Perpetually serious-looking New York-born character actor, who showed up to good effect in many TV shows of the 50’s and 60’s. His quietly authoritarian demeanor lent itself ideally to portraying characters with badges or uniforms: Sheriff Heck Tate in To Kill a Mockingbird (1962), General Bogan of Strategic Air Command in Fail-Safe (1964) and Major Harvey Stovall of Bomber Group 918 in 12 O’Clock High (1964). The latter was his only recurring role on television and he made the most of it, being strongly featured in several of the episodes. Prior to his well-remembered role as Elias Sandoval on the Star Trek: The Original Series (1966) episode, Star Trek: The Original Series: This Side of Paradise (1967), he had made notable appearances on two other science fiction series.
He was twice featured on The Twilight Zone (1959). On the episode, The Twilight Zone: Walking Distance (1959), he played the father of advertising executive Martin Sloan (Gig Young), who, unhappy with his life such as it is, has somehow time-traveled back to his home town. Sloan finds, to his delight, that everything has remained unchanged from the time of his childhood. In a superbly-acted and touching scene, the elder Sloan (having come to terms with the identity of the stranger), asks his son to leave, because there can only ever be “one summer per customer”. In contrast, Overton’s chill, austere Sheriff Harry Wheeler on The Twilight Zone: Mute (1963) was the antithesis of his character on “Walking Distance”, devoid of compassion or understanding. Overton also appeared as an unsympathetic physician on The Invaders (1967) episode, The Invaders: Genesis (1967).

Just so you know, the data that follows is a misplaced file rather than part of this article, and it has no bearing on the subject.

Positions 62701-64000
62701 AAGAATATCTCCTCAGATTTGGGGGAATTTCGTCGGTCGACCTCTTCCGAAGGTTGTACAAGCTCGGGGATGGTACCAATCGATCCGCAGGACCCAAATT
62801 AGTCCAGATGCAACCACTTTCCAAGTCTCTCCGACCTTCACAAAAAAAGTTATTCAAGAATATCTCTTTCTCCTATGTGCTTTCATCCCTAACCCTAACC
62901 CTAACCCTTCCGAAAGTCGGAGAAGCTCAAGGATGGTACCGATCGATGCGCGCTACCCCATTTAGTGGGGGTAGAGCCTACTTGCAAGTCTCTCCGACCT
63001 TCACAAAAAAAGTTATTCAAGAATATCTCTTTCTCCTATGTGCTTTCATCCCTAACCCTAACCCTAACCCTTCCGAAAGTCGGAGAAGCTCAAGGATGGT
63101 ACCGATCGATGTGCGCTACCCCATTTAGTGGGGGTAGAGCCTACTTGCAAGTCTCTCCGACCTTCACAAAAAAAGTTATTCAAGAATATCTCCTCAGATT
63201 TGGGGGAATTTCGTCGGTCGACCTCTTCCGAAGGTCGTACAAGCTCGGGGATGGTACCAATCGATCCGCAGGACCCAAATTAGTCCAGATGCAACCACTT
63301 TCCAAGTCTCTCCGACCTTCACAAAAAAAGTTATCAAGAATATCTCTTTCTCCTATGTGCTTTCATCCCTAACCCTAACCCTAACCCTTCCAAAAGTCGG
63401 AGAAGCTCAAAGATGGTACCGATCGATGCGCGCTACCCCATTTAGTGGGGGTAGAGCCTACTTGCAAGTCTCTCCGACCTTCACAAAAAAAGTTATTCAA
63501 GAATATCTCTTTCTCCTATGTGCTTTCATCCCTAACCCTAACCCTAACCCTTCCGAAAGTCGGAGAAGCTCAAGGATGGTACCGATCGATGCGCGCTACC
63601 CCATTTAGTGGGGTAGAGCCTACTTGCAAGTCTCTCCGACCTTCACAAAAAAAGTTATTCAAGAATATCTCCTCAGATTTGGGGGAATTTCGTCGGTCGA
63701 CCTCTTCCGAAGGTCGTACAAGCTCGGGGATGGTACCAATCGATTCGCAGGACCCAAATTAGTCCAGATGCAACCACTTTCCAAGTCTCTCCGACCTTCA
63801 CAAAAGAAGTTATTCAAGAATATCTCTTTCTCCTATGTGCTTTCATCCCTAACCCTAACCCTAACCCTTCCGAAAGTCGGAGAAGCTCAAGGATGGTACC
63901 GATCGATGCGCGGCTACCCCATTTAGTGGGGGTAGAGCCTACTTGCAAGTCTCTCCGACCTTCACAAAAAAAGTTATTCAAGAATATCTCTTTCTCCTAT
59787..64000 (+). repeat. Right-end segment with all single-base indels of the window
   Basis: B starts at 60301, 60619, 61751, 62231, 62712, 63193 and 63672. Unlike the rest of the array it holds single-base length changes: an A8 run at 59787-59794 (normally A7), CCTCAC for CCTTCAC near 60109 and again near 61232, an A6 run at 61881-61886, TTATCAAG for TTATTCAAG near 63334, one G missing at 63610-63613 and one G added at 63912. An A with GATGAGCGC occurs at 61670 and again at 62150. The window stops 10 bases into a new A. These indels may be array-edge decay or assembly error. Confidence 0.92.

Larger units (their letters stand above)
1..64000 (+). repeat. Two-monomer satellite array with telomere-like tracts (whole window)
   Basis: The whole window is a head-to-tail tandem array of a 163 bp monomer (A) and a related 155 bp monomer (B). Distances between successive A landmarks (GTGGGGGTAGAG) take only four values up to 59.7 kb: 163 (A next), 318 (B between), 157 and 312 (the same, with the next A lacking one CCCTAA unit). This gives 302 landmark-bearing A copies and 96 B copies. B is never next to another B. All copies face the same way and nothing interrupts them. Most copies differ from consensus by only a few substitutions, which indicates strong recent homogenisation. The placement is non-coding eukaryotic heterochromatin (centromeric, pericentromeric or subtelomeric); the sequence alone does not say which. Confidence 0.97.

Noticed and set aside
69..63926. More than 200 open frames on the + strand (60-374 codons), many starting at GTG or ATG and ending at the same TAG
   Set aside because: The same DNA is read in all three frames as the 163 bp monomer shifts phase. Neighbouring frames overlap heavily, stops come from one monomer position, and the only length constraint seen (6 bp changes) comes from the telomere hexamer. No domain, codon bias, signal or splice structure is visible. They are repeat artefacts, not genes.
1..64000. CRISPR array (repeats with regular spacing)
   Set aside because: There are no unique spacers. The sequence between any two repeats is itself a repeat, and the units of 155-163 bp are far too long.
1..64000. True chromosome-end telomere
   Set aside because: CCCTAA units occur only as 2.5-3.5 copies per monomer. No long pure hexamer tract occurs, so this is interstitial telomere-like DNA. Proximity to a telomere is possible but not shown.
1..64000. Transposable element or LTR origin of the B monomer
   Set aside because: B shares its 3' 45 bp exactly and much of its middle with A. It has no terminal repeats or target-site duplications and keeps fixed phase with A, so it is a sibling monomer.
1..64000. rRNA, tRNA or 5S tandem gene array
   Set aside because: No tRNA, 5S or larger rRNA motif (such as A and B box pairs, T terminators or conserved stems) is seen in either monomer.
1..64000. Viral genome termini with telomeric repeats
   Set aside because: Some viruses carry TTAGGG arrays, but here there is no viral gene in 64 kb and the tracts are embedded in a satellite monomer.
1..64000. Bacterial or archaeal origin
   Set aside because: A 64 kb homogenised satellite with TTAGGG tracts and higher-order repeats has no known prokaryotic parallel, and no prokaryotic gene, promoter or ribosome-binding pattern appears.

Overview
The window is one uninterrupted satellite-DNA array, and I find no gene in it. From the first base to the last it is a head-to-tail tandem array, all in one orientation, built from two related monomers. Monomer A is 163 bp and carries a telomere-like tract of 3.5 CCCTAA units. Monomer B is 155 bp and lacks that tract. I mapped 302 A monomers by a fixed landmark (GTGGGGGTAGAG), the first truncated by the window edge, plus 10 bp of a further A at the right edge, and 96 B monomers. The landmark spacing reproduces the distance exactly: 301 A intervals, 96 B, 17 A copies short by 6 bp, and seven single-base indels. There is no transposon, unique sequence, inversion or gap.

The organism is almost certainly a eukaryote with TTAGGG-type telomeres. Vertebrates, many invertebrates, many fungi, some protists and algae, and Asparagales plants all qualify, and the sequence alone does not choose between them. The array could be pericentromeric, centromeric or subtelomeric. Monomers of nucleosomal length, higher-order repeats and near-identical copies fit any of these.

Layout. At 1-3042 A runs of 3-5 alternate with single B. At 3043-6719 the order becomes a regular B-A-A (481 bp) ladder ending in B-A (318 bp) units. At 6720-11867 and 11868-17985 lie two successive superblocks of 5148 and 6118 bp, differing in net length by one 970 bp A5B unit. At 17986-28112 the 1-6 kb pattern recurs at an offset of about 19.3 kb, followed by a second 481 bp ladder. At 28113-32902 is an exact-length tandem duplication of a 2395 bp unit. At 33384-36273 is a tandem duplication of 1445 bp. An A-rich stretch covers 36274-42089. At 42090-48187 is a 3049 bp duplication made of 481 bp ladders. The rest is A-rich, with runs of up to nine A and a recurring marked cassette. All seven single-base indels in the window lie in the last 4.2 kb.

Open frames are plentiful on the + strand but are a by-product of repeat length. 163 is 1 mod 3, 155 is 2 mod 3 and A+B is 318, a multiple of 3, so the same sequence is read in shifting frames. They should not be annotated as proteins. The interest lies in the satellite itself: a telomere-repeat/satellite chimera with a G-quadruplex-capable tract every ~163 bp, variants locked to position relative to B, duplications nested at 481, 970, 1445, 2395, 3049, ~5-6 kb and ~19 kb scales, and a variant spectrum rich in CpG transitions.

Overton’s characterizations on stage largely paralleled those on screen. He made his first stab at Broadway as a lieutenant in Elia Kazan’s comedy ‘Jacobowsky and the Colonel’, written by S.N. Behrman. The play ran for 417 performances from 1944 to 1945. He played another sheriff in ‘The Trip to Bountiful’ (1953) and replaced James Gregory as deputy Jesse Bard in the original stage version of ‘The Desperate Hours’ (1955). His most successful performance was as Morris Lacey in ‘The Dark at the Top of the Stairs’ (1957-59), a role he reprised for the film version of 1960.
An actor who always looked older than his years, Frank Emmons Overton died of a heart attack in April 1967, aged only 49.
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